Thursday, March 27, 2014

L2W - PGH in Europe, DJ Oops, '90 Bride Shortage, & Cadet Vices

1. National
1) President Park Geun-hye visits Europe
Park Geun-hye left for Europe on Sunday, to attend the biennial Nuclear Security Summit Meeting in Hague on Mar 25-26, and to visit Germany afterwards. She plans to meet with Chinese President Xi Jinping to discuss on how to have Kim Jong-un back to nuke talks, and to have meeting with Japanese PM Abe Shinjo with Barrack Obama in the middle. It would be Park’s first meting with Abe after her election win 15 months ago. She will have a summit meeting with Angela Merkel in Berlin, and is expected to make a key announcement over unification with North Korea in Dresden.

Park Geun-hye’s direct flight to Europe in Korean Air Force One can be compared to her father’s flight to West Germany to borrow money 50 years ago in 1964. South Korea being so poor, her father, Park Jung-hee, had to hop on a commercial flight from Tokyo to Bonn that had 8 stopovers like Hongkong and Bangkok, in a 28 hours flight to Berlin. Park Jung-hee never knew the money he borrowed from West Germany would turn out to be the money well spent that made his daughter’s comfy flight possible 50 years later.

2) A foot-in-the mouth joke costs a radio host’s job
Park Kyung-rim, a famous radio show host, had to resign after her joke over Korean civil defense exercise. Her radio show was delayed by 20 minutes because of the defense exercise broadcasting, and she joked “Who can give me compensation for the loss of 20 minutes of my show?” The homepage of her show got paralyzed by the criticism from the listeners who blamed Park for not realizing the fact South Korea is under constant threat from North Korea. South Korea has been holding civil defense exercise the 15th day of each month since 1972 in which all the vehicles have to pull over, and all the outdoor activities stop during the 20 minute exercise.

Ryan Garko, a former hitter from Cleveland Indians now playing for Samsung Lions, became a laughing stock during the exercise. When the exercise siren went off, Garko asked his Korean teammates rushing to dugout what is happening. His teammates said it was an air attack from North Korea, and Garko got panicky and called his wife in Daegu, home of Samsung Lions, to tell her escape. Knowing the truth afterwards, Garko suddenly began to swagger and vowed he would rush to Camp Walker, a U.S. military base in Daegu, and get an M-16 rifle to fight against the North Korean Army if was real.

2. Economy
1) Lack of brides for those born in 1990
Lack of spouse for men born in 1990 became real 24 years later. The year 1990 was when the ratio of baby boys was the highest with 116 boys for every 100 girls while normal rate is 103 to 107 boys. The reason stems from a superstition that girls born in the year of White Horse are stubborn and will face a tough life, and the year 1990 was the very year of White Horse. With ultrasound available at that time, there was high chance of more abortions in that year. The year 2002 was another horse year, but it was around the time the traditional preference for boys was on the wane, thus leaving 1990 as the year with the biggest imbalance due to superstition.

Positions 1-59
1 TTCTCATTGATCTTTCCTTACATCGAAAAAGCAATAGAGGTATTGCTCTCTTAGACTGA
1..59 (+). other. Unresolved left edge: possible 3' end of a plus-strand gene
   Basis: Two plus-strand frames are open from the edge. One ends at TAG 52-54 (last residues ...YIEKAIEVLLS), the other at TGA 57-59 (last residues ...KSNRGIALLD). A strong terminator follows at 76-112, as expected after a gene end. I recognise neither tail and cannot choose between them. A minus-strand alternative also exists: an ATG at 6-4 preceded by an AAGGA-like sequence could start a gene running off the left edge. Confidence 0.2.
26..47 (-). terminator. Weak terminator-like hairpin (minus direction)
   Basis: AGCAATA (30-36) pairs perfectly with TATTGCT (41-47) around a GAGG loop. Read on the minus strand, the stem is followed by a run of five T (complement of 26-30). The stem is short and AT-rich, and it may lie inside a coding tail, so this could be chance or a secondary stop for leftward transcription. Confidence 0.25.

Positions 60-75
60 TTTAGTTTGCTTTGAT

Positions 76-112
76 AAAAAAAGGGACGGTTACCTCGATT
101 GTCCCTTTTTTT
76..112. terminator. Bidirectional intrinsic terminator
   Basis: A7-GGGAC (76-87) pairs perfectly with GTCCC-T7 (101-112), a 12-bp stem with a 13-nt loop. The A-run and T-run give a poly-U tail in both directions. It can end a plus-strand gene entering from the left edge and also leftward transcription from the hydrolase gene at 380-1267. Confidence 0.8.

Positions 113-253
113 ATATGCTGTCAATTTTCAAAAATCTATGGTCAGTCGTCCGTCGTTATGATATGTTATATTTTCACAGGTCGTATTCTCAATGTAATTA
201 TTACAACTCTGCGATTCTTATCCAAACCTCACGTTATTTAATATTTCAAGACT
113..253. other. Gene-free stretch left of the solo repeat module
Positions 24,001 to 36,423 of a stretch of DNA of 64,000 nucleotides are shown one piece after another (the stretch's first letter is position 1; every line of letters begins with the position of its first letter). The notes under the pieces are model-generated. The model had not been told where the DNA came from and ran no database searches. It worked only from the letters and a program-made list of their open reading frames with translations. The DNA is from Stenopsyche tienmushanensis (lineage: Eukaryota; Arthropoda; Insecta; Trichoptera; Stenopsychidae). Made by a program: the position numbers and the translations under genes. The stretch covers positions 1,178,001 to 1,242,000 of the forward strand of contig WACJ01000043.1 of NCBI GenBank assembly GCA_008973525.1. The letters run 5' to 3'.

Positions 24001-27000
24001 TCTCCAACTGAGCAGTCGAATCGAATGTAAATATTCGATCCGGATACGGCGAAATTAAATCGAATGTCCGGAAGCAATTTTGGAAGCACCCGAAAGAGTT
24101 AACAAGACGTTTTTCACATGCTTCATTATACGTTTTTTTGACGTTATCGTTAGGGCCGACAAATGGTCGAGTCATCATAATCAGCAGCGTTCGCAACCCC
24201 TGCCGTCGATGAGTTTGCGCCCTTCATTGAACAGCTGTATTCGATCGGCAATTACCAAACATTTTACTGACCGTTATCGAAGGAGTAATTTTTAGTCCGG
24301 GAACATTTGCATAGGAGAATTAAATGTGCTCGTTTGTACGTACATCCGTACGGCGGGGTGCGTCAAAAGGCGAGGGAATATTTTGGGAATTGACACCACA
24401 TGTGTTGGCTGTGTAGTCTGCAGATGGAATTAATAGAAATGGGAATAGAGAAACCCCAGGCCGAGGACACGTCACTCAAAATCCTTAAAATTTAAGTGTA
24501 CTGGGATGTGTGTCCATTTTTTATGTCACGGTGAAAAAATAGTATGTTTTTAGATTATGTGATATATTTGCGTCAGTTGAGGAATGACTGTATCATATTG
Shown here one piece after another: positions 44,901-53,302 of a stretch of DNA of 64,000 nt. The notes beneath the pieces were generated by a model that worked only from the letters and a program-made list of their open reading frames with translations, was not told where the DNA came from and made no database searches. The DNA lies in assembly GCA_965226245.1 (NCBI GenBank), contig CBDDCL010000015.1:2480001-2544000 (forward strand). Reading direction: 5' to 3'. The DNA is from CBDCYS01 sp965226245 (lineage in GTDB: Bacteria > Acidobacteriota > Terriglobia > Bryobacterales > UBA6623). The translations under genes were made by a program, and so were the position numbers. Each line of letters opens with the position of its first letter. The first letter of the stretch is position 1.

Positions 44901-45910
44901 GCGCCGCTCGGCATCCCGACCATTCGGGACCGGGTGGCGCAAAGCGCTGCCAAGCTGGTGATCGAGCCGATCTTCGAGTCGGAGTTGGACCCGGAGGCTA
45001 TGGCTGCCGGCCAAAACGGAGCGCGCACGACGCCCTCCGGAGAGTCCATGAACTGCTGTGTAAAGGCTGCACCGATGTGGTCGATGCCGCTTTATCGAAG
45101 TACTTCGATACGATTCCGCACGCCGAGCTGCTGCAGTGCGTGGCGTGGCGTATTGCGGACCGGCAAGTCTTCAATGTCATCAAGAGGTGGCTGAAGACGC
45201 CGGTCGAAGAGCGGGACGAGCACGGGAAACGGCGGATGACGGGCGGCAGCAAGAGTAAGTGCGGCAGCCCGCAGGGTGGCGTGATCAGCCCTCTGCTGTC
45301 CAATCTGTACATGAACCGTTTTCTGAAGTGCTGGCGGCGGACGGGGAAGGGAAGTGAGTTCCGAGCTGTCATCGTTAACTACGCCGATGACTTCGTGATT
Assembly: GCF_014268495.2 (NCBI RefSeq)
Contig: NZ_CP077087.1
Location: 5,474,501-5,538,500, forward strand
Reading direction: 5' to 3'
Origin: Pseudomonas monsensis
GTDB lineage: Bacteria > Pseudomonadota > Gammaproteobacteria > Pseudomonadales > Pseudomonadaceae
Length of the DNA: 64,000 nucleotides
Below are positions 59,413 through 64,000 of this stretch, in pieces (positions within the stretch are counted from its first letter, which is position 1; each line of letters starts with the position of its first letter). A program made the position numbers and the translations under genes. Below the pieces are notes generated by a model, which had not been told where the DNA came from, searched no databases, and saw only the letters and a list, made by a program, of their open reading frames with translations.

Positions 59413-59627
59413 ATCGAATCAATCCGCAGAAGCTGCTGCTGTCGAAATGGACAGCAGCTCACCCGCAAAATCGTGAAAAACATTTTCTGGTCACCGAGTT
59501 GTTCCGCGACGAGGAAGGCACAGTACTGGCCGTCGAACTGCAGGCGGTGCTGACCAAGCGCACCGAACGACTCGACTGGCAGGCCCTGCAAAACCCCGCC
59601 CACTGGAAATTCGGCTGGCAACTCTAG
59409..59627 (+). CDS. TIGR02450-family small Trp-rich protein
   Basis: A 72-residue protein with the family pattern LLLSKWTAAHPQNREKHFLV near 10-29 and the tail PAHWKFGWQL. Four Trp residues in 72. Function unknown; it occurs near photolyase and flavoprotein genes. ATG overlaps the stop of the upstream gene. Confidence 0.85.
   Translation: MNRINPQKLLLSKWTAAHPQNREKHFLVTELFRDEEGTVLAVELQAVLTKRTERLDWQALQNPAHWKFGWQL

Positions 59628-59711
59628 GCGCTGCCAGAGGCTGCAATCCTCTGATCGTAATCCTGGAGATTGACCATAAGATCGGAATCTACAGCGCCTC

Just a little plug. My first son serving in South Sudan as a U.N. Peace Keeping Force was born in 1990. While a marriage can be his problem in the near future because of 1990, he is facing an immediate problem. He has completed junior in psychology at Washington University in St. Louis, and is looking for an internship to start after he retires from the army in June this year. He says it is a prerequisite these days to have an intern experience before graduation. If you happen to know someone or a company who can hire an intern, please let me or him know. (

2) Drinking, smoking and dating relaxed for cadets
The Korea Military Academy, Korean version of West Point, announced it will allow its cadets to drink, smoke and date outside the school, breaking the ban that has been in place from 1952. Under current rules, the cadets can not smoke at all, may drink only under the blessing of superiors, and can not engage in any sexual relationship even outside school. The new rules will allow the cadets to drink or smoke as long as they are not engaged in official duties or attending official events outside the school. They can also have sexual relationship outside the school unless it causes social and moral issues. The rules had to be relaxed after a recent court ruling that a cadet who got dismissed from the KMA in 2012 because he slept with his fiancée outside the school be allowed to return to school.
What would have happened to West Point established in 1802 if it had the same rules as KMA’s over drinking, smoking and dating? It would have closed in 1802.

3. Auto Industry
1) A Canadian bonus for Korean car makers
Korea and Canada reached terms for FTA after 8 years of negotiation. Canada will become Korea’s 12th FTA partner, and Korea Canada’s first East Asian FTA nation. As automobile accounts for 43% of Korea’s export to Canada, Korean car makers are expected to be the biggest winners as Canada will scrap its 6.1% duty within 2 years. A loser would be Korean farmers as they are to compete against Canadian beef with free duty around 2030. The FTA with Canada will go into effect early next year after ratification by lawmakers in both nations.
 Canada comes as both good and bad memories to Hyundai. Good memories as Hyundai got confident about U.S. market penetration after successful launch of its Pony in Canada in 1982. So successful that Pony became the most sold import model in the first year of launch, and Hyundai had no qualms about selling its Excel in the U.S. from 1986. Bad memories because its Bromont plant in Quebec had to be closed in 1993 only after 5 years of operation. As the Bromont plant was its first overseas plant, Hyundai had to choose the best of the best employees to work in the plant. While the plant had to be closed, the experiences gained there were essential for the successful operation of Hyundai and Kia’s overseas plants afterwards. Am I meaning to say I was the best of the best in Hyundai? Well, people thought so at that time, probably wrongly, though.